Black Friday: You Save Even More When You Don’t Buy Anything At All…

Home sweet home, overlooking the Pacific

In honor of Black Friday, here’s my aconsumerism post Conquering IKEA. Enjoy! And remember kids, you save even more when you don’t buy anything at all!

My college apartment was amazing. Over the course of my three years there I furnished and decorated the whole place, floor to ceiling, with stuff from IKEA. I had couches, tables, chairs, curtains, bookshelves, framed art. The works. I have no idea how much money I spent at IKEA, but it must have been a lot. I remember giving myself a $100 budget every time I went to IKEA and I went often.

Then when I graduated, I gave it all away. I was hitting the road west, to Oregon, and every single thing I owned that wouldn’t fit in my 2-door VW had to go. I could have sold it. I could have stored it all in the big red barn at my parents’ house, but I didn’t. I gave it all to friends, friends of friends and total strangers. To this day, when I go back to Pennsylvania I’m forever asking people, much to my delight, “aren’t those my plates/ curtains/ chairs?”

Last summer, hanging around the Bay Area, I paid my first visit to IKEA in many years. I didn’t set myself a $100 budget, but I did intend to buy something, something cute and useful to go in the Teardrop, for old time’s sake. I spent all afternoon walking around that store and didn’t find a single thing.

When you live in a 5X10 foot trailer, whole sections of consumer culture no longer apply. Furniture? Nah. My bed and table are built-in and I have a nice folding camp chair with two cup holders. Kitchen supplies? I have everything I need, except for a grapefruit spoon, which IKEA didn’t have. Lighting? LED lights are built into the Teardrop. Carpet? I already have a carpet, which velcros in and out for easy cleaning. No vacuum necessary. Bedding? I sleep in my sleeping bag. Framed art? I make my own art.

On and on. I walked around and around, looking at everything, in full nostaligia-mode, finding many things I used to own. But I didn’t find anything I needed. Moreover, I didn’t find anything I wanted. I have no place in my life for any of that stuff. I spent $3.50 on a hot dog and soda for my date and an ice cream cone for myself and walked out of IKEA empty handed. After over 20,000 miles on the open road in the Teardrop, I’ve never felt so free.

Camping with my brother and sister in Redwood Country, California

About theblondecoyote

Mary Caperton Morton is a freelance science and travel writer with degrees in biology and geology and a master’s in science writing. A regular contributor to EARTH magazine, where her favorite beat is the Travels in Geology column, she has also written for the anthologies Best Women's Travel Writing 2010 and Best Travel Writing 2011. Mary is currently based in western Colorado. When she’s not at the computer she can usually be found outside -- hiking, skiing, climbing mountains and taking photographs. Visit her website at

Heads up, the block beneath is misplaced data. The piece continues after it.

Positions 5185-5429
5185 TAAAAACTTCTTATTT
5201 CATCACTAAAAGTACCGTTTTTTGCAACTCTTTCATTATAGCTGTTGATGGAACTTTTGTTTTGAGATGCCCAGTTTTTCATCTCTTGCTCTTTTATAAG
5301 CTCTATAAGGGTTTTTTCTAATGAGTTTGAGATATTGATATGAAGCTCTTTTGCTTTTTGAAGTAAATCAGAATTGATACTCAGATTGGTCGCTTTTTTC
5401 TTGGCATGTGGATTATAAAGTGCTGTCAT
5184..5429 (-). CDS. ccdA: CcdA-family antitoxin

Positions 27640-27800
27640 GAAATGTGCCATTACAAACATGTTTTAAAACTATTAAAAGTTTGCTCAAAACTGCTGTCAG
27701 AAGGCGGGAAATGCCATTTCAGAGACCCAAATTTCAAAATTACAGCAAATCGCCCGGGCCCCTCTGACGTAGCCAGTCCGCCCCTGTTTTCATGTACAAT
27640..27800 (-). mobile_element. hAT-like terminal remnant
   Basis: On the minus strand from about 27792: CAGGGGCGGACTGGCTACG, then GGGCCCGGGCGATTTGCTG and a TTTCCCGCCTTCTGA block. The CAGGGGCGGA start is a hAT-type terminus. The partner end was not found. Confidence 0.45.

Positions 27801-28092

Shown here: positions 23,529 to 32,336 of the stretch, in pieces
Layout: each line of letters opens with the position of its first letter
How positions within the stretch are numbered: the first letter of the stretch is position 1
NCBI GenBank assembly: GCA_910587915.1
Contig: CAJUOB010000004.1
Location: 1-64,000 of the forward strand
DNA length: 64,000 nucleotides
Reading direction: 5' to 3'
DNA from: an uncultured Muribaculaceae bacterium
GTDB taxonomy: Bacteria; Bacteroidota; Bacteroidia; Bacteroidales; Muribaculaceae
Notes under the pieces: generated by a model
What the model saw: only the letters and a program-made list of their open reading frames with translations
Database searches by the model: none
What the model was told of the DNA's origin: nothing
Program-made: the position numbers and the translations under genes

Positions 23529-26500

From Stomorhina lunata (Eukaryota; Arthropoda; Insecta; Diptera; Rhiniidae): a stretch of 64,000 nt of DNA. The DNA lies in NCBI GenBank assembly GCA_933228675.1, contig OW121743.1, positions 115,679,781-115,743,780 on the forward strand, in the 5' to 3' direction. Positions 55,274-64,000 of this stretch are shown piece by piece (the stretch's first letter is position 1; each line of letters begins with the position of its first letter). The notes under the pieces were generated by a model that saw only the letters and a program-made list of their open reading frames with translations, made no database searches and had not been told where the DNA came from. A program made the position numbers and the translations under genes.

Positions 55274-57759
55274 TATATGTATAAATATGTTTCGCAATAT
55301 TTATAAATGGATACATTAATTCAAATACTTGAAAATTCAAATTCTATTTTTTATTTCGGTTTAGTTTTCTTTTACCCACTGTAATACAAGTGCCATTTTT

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12 Responses to Black Friday: You Save Even More When You Don’t Buy Anything At All…

  1. Steve Boer says:

    The title says it all, you nailed it!

  2. Box Canyon Blogger Mark says:

    If only more people felt this way it could save both the planet and their futures. Less is more never so well put.
    Box Canyon Mark

  3. Suzanne says:

    I love this post. I don’t do much shopping these days, but my Bed, Bath, and Beyond was your IKEA. I used to spend a fortune in that store. Now, sometimes I will go in and walk the aisles, just to relish in the feeling that I don’t need or want ANY of that stuff anymore! I will often say under my breath, “It feels so good to not want all this stuff!” It’s such a “quick hit” to reinforce freedom from the bonds of consumer marketing!

  4. marimann says:

    Reblogged this on She Brings Me Water and commented:
    From The Blonde Coyote’s blog…..

  5. I’m feeling the same way. No room for and don’t need anything more in the small apartment when we’re in town or the Pony (pop-up) when we’re on the road. Sometimes I’m tempted to buy a new article of clothing, but realize I don’t need more clothes, either. In fact, I’d start getting rid of stuff if this little town had a second-hand store.

  6. Lavinia Ross says:

    Black Friday was spent cleaning out the old garage today. Found lots of gems in there, things I have been looking for. I knew I stashed them somewhere!

    Those solar panels look interesting. I would like to get some on the garage at some point.

  7. Sue Cauhape says:

    I love this post and envy your lifestyle a great deal. At 65, I go into bookstores, yarn and fabrics stores, etc., and find I have all the books, yarn and fabric I could possible use for the rest of my life. These, fortunately, are consumable items. As soon as I read the books and make something with the yarn and fabric, I can give them away. My burden of these things hopefully will all be gone so my daughter doesn’t have to deal with them. Best inheritance ever!

  8. Pam says:

    When my mother asked on Thanksgiving what we were doing for Xmas my reply was I wish we weren’t doing anything because none of us needs more stuff. Alas I was not victorious but we did keep the 25$ limit so it’s “just for fun”. She wanted to increase it to 50$ each for the 6 of us and our two adult children are both between jobs. Gulp!

  9. Love this! You’re an inspiration.

  10. Pingback: Sisterhood of the World Bloggers! | Grant Us Peace

  11. rileysb says:

    you’ve inspired me to plan a teardrop into my future for long distance road trips!

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